2. Huh. I totally missed what the danger actually was. Sometimes these things just go over my head.

  3. This story certainly gets my approval.

  4. I must wonder. It says that after a hundred thousand years, the, ah, thing inside would no longer be deadly.'s stated to be at least seventy-one thousand years old. Wouldn't it's deadliness be significantly be reduced by then, while not enough to be harmless, at least enough to not be the instant-death-sentence-from-just-looking-at-it stuff as presented? That doesn't seem entirely right to me.

    1. I'm not sure about this; I know that radioactivity doesn't decay at a steady rate, danger-wise (i.e. something that will be inert in 100 years isn't necessarily be half as dangerous in fifty years as when it was created), but I really have no idea how scientifically accurate that part is. Anyone else know?

    2. I'd go by half-life. So if a material has a half-life of 50k years, than after 71k years, about 37% of it is left. At 100k years, 25% is left.

      What can make it a little worse than that is whether or not the decay products are themselves radioactive for that particular material.

    3. A cursory glance at information regarding high-level nuclear waste reveals there's not a real consensus on how long it should be stored. Yucca Mountain itself was intended to keep things closed-in for 10,000 years, so I'm not sure where the 100,000 figure came from, though perhaps the material here was of a higher grade and lasts longer. It just doesn't quite seem correct to me that

      A. After 100,000 years, it's harmless (or at least "cannot kill", whatever that means)
      B. 71,000 years later, it can still cause acute and immediate fatal radiation poisoning in the manner presented, even though only 30,000 years later it presumably wouldn't present such a danger,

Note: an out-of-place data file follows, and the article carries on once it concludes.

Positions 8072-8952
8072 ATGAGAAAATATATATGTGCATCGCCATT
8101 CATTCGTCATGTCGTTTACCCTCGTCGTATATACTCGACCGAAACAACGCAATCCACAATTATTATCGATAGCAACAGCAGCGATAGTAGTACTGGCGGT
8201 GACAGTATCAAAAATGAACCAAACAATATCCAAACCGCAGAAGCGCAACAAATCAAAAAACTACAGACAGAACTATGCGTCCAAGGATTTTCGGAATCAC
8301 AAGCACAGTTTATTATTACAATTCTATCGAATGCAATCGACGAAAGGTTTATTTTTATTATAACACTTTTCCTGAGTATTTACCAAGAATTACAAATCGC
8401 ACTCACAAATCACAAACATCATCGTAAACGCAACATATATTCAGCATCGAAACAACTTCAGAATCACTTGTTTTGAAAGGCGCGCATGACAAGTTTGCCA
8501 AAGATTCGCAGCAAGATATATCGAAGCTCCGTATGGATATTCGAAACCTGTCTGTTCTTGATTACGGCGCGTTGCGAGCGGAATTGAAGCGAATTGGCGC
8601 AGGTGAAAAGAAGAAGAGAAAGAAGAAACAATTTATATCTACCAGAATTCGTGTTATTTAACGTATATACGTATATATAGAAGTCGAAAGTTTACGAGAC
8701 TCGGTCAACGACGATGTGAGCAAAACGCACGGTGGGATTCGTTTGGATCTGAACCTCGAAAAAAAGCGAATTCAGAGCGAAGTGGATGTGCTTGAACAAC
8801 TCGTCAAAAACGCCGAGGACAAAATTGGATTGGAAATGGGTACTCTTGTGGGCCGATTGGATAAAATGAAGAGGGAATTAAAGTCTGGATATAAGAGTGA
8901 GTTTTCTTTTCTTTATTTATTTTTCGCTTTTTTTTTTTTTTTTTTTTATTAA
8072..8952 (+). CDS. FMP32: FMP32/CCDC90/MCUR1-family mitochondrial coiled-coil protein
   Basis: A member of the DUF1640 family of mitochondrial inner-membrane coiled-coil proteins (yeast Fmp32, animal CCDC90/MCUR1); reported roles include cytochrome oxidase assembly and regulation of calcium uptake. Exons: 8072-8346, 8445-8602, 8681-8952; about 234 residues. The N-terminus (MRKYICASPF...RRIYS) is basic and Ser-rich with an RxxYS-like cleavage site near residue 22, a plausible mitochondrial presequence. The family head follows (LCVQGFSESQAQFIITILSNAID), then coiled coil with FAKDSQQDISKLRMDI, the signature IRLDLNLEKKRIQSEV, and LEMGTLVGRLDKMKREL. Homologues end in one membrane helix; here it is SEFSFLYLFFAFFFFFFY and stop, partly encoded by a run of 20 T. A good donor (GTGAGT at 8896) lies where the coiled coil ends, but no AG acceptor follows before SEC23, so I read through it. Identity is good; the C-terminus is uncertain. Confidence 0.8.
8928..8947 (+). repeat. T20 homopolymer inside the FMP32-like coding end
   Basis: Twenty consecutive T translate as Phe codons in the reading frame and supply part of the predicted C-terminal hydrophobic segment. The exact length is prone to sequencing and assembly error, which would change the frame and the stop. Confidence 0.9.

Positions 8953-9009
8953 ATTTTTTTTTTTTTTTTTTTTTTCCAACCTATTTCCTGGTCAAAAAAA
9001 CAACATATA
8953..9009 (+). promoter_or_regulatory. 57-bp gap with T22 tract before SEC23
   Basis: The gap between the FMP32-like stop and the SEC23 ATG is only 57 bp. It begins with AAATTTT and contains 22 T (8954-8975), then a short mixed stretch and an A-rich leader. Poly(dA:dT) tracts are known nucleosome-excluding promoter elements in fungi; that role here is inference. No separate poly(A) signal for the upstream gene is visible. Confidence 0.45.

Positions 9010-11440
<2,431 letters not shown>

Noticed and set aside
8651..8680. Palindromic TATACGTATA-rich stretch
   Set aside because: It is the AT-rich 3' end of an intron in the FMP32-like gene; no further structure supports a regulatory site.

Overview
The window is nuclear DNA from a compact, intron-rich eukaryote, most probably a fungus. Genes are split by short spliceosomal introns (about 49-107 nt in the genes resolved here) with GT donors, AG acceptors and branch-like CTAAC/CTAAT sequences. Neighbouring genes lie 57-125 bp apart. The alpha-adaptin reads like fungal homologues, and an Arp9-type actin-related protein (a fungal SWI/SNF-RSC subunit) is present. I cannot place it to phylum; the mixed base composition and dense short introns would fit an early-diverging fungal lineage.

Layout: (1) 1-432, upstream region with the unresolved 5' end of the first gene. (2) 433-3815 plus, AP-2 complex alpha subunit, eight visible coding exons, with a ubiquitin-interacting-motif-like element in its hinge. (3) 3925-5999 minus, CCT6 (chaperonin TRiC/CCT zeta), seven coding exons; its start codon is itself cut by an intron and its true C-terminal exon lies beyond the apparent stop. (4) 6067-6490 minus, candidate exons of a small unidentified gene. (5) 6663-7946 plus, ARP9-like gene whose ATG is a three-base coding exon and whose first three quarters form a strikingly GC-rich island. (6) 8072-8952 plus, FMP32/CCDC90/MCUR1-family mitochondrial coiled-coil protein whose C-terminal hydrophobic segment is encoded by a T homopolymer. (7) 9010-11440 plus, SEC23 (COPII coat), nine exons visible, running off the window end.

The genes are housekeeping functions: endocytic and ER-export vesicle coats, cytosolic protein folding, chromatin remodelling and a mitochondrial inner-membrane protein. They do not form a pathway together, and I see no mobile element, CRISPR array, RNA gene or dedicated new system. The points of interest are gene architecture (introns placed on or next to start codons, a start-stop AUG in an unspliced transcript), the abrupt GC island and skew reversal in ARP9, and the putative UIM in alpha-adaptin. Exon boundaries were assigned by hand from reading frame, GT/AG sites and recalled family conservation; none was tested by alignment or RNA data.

and C. The materials were being held in this structure longer than the real thing by a factor of ten, leading me to wonder what it actually could be.

      I'm not saying it ruins the story for me; maybe they underestimated how long the waste would remain dangerous, I don't know. It just kind...takes me out of it.

    4. Thanks for the feedback, everyone!

      Yes, you can tell I'm no physicist. I did only enough research to get by with this one. But my objective was to get people talking about it, and I'm glad to see it's still doing just that.

    5. Ah, so it was 100,000! I thought I was misremembering. That does lend more credibility to the idea that this is a parallel world rather than ours in the future

      Chris: 1 Oats: 0

  5. Off-topic here, but I just saw this and thought you might enjoy it:

  6. Oh sweet, you are doing Elements of HArmony and Savior worlds...right when I am doing my own chapter by chapter eview while doing a live read, Sweet.

  7. I'll be interested in what you say about this next one, I think I fell out of it towards the end.

  8. If you liked this story, you'll probably find this report interesting (although the writing is naturally very dry):

    Expert Judgment on Markers to Deter Inadvertent Human Intrusion into the Waste Isolation Pilot Plant